All things boats, crisps & hikes

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November already!?

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The extra hour this weekend was pretty swell though, I must say. Fave human and I got in a great 6 mile hike this morning before we ate – crisp makes a great post-hike addition to eggs!

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A few photos of life lately – we took a sunset sail this weekend too, which was awesome. The sky was just spectacular; there is no filter on these photos!

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As usual, I was my weird self… not sure what’s going on here but it just looks typical… was I summoning the water?!

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This is the reigning favorite crisp recipe around here – it keeps its structural integrity overnight even when sitting on super juicy fruit, which is a must. It’s chunky in the best way, like a good granola – and it’s perfect for breakfast! Fruit, nuts, oats, yogurt and butter – what more do you need?

Disregard awkward three fingered claw…

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I had frozen some late season peaches awhile back and wanted to use them before they sat too long in the freezer. It goes against my love of seasonal baking, but waste not, want not! Turns out pomegranate and peach go quite well together anyway, and the rosemary keeps it from feeling too overly summer-y of a dessert. It comes together in a snap too, so what’s not to love.

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I love love love adding rosemary to desserts. It brings just the right amount of savory to whatever dessert it is – and we know I like things on the very much less sweet side. C and I both loved this one – it was disappearing with mildly alarming rapidity, so we’ll see if it makes it though the end of the weekend, ha!

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Rosemary Walnut Crisp with Peaches, Blackberries & Pomegranate

An extremely easily adaptable crisp – use whatever fruit needs to be consumed! I had frozen some late season peaches and wanted to use them before they sat too long – they went excellently with blackberries and pomegranate seeds. This minimally sweet crisp is basically breakfast – fruit, nuts, oats and yogurt! Nearly all of its sweetness comes from the fruit, so make sure whatever you’re using is perfectly ripe. Yet another riff on the crisp I’ve made a million zillion times, here. Yield: 1 8×8, 2qt crisp, serves several.

3 c peaches, sliced*
2 c blackberries*
1/3 c pomegranate seeds
2 tbsp c maple syrup
¼ cup water (I used 1/8 c port & 1/8 c water)
Zest and juice of 1 lemon
2 teaspoons arrowroot starch

*I just approximate; I use however many it takes to fill my 2 quart, 8×8 baking dish
*I baked straight from frozen; fresh would also be fine

For the crisp:

1 cup old-fashioned oats (use certified gluten-free oats for a gluten-free crisp)
½ cup firmly packed almond meal
½ cup coarsely chopped walnuts
1/4 c unsweetened shredded coconut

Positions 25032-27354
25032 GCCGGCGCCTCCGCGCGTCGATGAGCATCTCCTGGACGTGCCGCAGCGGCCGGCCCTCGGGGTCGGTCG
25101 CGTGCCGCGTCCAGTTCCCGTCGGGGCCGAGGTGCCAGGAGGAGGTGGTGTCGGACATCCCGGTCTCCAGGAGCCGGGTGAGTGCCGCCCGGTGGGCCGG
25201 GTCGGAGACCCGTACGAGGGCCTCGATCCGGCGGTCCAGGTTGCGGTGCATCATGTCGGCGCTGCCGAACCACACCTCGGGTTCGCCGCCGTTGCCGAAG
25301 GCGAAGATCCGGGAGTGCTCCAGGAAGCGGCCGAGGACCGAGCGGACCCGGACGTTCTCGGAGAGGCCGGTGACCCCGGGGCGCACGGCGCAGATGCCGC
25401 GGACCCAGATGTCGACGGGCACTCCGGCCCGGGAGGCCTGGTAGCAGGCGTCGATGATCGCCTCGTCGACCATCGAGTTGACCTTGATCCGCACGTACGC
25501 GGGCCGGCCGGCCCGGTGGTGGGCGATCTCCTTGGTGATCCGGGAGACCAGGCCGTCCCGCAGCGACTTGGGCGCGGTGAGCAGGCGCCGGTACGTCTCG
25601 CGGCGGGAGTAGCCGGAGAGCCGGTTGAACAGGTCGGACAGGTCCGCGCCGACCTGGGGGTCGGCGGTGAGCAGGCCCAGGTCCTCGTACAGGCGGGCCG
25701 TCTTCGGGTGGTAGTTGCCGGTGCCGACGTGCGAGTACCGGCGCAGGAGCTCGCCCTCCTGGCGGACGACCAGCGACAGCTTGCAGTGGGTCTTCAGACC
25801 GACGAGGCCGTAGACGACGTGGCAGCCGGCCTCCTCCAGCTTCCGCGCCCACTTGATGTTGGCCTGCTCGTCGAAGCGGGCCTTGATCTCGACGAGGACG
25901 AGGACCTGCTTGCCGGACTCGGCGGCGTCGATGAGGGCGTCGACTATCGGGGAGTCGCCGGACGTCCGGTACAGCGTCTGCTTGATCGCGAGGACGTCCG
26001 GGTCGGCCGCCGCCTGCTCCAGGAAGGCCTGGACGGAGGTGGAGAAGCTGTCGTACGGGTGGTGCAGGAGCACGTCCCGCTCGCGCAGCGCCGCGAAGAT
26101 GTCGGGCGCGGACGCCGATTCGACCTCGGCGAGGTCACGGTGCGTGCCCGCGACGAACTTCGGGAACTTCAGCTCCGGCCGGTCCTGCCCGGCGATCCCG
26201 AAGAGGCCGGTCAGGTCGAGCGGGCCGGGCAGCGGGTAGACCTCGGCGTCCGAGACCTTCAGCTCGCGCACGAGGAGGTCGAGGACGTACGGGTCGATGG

1/8 c coconut sugar
¼ teaspoon fine sea salt
1 tbsp fresh rosemary, finely chopped
2 tsp vanilla extract
5 tablespoons unsalted butter, melted
3 tbsp plain whole milk yogurt

Preheat the oven to 350.
Toss peaches, blackberries, and pomegranate seeds into your baking dish of choice (my dish is 8×8, 2 qt capacity; 9″ square or 9″ deep pie dish would also be fine). In a liquid measuring cup, whisk together the maple, water/port, lemon juice and lemon zest until combined. Add the arrowroot, and whisk to combine. Pour the mixture over the fruit and toss to combine. Bake for 20 minutes.

While the filling is baking, make the crisp. In a mixing bowl, stir together the oats, almond meal, chopped walnuts, shredded coconut, coconut sugar, salt, and rosemary. Mix in the vanilla, melted butter and the yogurt. Stir until everything is mixed thoroughly.

Once the filling has baked for 20 minutes, stir it and and redistribute evenly in the dish. Plop spoonfuls of the crisp topping evenly over the filling – no need to pack it down. Return the dish to the oven and bake for 25 to 30 more minutes, until the filling is bubbling around the edges and the top is golden.
Let the crisp rest for 5 to 10 minutes before serving. Serve with vanilla ice cream, obviously! Keep leftovers, covered, in the fridge for about five days (yeah right. It would take some kind of major feat to make it last that long)

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A perfect matcha

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Hello!

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I made a green thing! It’s been awhile but I LOVE matcha, so I’m really overdue. This was DELICIOUS – we ate all but 1/4 of it in two sittings, haha! To be fair, we hiked this morning so it was part of a well-earned post-hike brunch. Also eggs. Also kale!! Of course. I know, you’re shocked. It was a beautiful (if a bit hot, and very windy) day – the air was so clear.

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I highly recommend this dessert if you love matcha – it’s very matcha-forward in the best way. I love matcha and chocolate together; they’re a matcha made in heaven! HAHAH see what I did there, I crack myself up. It’s also light, and makes for both a great dessert and awesome breakfast.

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It’s October already! Can someone explain that? Jeez, September went fast. I did go to Disneyland though, that was fun! It’s only been about a decade since I was there last. While there, I had ice cream for lunch (more green things), which was really an inspired lunch choice, I must say.